Home Contact Us!
 Our Mission
 Make an Appointment
 Radio Frequency
 Spinal Endoscopy
 Epidural Steroid
 Intrathecal Pain
 Upper Endoscopy
 Total Colonoscopy
 Suction Lipectomy
 Breast Augmentation
 Breast Reduction
 During the Exam
 After the Exam



What is a discogram? A discogram is a test which is typically done by a pain management specialist or radiologist. The purpose of this test is to help your surgeon (orthopedic surgeon or neurosurgeon) determine which disc, if any, is causing your pain. There are many causes of neck and shoulder pain and even headaches which can relate to the cervical spine. There are also many causes of low back pain, only some of which relate to the lumbar discs. Your surgeon is hoping to find the "pain generator" or cause of your pain. While CT, MRI and x-rays can be very helpful for finding anatomic changes, they cannot definitively determine that this pathology or these anatomic changes in the cervical or lumbar spine are actually causing pain. In some cases, large discs can cause minor discomfort; in other cases, disc degeneration or small protrusions can cause excruciating and disabling pain. In some cases, small defects in the outer disc (called the annulus) can be very associated with instability. This instability can be very painful and cause neck, back or even extremity pain. This instability and outer disc or annular tears can often be missed with routine studies such as MRI, CT, myelogram or X-RAY.

Discography is the only test known to correlate pain generation with disc abnormalities. By determining which disc or discs are causing your pain, your surgeon can more accurately prescribe treatment or surgery. In other cases, surgeons may use discography to eliminate the disc as a cause of pain, thus avoiding a surgery which is not likely to be helpful.

There has been some controversy regarding discography in the scientific and medical literature. Current techniques of discography, particularly when performed by a qualified pain management specialist or neuroradiologist , can be combined with your surgeon’s clinical expertise and other tests to dramatically improve the likelihood of successful surgery, if this is prescribed by your doctor.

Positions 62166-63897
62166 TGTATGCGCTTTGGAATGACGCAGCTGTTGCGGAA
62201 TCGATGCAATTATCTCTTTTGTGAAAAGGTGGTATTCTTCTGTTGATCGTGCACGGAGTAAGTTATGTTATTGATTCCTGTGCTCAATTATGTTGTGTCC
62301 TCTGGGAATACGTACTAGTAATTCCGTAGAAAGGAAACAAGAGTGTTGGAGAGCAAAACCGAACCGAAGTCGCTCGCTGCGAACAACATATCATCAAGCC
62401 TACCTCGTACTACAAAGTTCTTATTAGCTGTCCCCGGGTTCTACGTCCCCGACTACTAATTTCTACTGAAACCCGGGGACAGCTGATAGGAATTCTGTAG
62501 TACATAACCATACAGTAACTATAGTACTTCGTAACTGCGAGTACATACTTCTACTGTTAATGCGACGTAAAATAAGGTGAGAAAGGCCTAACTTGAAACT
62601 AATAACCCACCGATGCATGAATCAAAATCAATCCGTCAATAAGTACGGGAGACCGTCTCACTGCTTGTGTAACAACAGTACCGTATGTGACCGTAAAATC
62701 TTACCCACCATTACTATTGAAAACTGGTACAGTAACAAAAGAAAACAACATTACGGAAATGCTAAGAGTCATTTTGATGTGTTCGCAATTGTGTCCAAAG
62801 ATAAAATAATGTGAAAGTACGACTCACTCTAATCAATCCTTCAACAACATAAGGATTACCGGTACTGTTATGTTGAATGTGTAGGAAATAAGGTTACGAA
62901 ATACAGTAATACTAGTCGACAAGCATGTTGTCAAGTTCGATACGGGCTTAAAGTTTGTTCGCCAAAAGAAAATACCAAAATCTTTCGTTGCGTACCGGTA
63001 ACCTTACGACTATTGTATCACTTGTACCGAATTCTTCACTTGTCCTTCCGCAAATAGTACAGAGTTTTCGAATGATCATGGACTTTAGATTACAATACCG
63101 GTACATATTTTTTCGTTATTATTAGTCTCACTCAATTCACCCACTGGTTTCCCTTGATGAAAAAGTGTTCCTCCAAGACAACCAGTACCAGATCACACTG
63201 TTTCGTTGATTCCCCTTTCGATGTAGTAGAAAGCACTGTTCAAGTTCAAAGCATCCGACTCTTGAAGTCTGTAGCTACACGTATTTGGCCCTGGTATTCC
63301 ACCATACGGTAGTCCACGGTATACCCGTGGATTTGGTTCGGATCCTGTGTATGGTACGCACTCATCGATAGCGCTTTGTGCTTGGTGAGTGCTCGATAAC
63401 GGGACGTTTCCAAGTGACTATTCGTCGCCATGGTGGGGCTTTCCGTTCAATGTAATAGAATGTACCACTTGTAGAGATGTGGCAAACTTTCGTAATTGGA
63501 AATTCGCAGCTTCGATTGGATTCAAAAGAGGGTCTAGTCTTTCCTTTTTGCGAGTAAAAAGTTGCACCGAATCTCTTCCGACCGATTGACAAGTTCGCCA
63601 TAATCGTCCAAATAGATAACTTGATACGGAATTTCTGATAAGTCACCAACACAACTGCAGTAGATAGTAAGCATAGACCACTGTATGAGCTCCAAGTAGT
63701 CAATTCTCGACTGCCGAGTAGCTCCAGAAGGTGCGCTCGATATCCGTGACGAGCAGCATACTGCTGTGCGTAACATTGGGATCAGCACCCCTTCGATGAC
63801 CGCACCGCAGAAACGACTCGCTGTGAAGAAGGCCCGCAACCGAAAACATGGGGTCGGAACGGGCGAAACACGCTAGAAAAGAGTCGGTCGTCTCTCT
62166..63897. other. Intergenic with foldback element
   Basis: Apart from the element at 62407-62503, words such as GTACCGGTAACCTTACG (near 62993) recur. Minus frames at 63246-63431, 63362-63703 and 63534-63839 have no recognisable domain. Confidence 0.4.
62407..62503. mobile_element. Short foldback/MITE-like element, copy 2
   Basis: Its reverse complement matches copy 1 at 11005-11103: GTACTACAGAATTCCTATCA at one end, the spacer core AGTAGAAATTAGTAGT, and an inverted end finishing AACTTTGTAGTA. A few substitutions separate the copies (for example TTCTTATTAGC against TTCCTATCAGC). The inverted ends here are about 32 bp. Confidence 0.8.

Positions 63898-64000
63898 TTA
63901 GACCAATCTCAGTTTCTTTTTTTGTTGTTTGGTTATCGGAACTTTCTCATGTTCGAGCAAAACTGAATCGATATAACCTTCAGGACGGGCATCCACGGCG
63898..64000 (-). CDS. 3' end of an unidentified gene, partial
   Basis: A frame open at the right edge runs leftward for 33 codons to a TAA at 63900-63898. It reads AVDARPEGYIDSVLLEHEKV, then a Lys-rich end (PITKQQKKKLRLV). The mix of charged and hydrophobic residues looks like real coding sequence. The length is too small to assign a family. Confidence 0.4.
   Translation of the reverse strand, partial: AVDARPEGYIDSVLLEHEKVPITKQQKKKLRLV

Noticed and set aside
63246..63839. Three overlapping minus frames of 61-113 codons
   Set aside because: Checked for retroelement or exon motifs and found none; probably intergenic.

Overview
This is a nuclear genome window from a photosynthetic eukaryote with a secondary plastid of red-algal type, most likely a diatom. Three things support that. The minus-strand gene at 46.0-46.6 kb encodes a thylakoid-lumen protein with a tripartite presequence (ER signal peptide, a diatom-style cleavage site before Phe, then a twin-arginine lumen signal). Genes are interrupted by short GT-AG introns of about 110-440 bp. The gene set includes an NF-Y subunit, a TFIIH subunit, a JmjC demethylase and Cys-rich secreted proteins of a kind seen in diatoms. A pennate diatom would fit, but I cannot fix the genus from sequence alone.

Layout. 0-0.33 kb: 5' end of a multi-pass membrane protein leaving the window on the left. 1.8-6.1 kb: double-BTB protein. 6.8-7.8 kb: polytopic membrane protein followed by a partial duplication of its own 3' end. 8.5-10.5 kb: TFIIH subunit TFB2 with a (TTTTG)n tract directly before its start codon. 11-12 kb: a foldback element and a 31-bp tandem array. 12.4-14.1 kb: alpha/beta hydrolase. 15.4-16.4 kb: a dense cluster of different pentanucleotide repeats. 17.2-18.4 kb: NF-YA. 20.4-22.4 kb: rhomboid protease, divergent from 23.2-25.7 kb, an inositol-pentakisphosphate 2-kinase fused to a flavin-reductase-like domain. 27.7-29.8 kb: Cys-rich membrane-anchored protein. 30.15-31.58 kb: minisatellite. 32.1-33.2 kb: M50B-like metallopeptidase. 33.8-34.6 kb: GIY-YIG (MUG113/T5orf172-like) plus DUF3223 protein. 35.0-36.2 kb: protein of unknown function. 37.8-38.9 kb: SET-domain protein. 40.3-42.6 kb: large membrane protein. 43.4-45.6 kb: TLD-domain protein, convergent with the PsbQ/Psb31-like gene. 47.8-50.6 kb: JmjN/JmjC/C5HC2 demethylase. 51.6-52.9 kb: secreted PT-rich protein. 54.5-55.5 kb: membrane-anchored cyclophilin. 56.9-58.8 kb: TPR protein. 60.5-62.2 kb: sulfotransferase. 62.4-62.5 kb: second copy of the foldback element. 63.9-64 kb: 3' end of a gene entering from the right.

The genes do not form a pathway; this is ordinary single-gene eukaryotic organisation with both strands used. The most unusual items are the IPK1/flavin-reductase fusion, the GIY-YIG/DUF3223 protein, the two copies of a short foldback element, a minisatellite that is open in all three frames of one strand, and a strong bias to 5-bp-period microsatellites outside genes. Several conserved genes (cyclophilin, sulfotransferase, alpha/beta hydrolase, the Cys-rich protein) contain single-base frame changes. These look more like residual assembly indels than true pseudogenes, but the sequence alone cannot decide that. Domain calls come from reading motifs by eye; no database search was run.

Until recently, most discography was performed by a radiologist.  Discography is typically performed by providing the patient enough sedation so that he or she feels minimal discomfort during needle placement in the center of the disc. If need be, the patient can even be completely "asleep" or so deeply sedated that there is no knowledge of the needle placement. Following the placement of the needles, using an x-ray machine called a fluoroscope for precise guidance and safety, a type of medication called an antagonist is given for the purpose of awakening you completely. There is no problem with being "sleepy" or "asleep" while the needles are placed. It is imperative that you are later wide awake and alert so that you can answer questions when a type of contrast dye called Isovue is injected into the disc.

Typically, injecting this medication, or dye, into a normal disc is painless. The purpose of the discogram is to determine if the injection of dye or pressurization of the disc reproduces or replicates the patient’s typical pain complaints. If the pain is replicated or duplicated, this discomfort is typically called concordant. The existence of concordant pain is association with an abnormal disc which reveals a herniation or tear in the outer disc would signify that the discogram is positive. This is very critical information for your surgeon and will help him plan your treatment. The absence of pain or a normal-appearing disc under fluoroscopy may have other implications for treatment that can be discussed with your surgeon or with the doctor performing the discogram.




It is important that you have absolutely nothing to eat or drink except for small amounts of clear liquids for eight hours before your discogram. This is because we will be giving you a sedative so you are not uncomfortable during the placement of the needles. An IV will be started by a nurse or an anesthesiologist, and you will be brought into a room where you will be positioned comfortably under the x-ray machine/ fluoroscope. If it is a cervical discogram, you will be lying on your back. If it is a lumbar or thoracic discogram, you will be prone, or on your stomach. Typically, a discogram will take approximately 20 minutes; however, complicated cases or those in which the patient has undergone prior surgery can take an hour or more.

One should expect a three- to four-hour stay in the Ambulatory Surgery Facility for paperwork, premedication, and post- procedural observation.

Some postdiscographic discomfort is unavoidable; however, you will be provided with adequate pain relief so that you are comfortable in the postdiscographic period. You may be given a prescription to go home with.




The possible complications of discography are extremely rare. The most common side effect is somewhat increased discomfort for a few days after the discogram. There is an extremely unlikely possibility of nerve root irritation or injury, infection or spinal headache. There is an extremely low likeli-hood of other complications, including discitis; however, the possibility of severe, disabling injury is much lower with discography than with any surgical procedure involving the spine.

Your doctor will take special care to make sure that you are safe and that you receive antibiotics to prevent infection, and meticulous care will be taken to avoid any kind of neurologic injury or unnecessary discomfort.







™2001 S&B Surgery Center.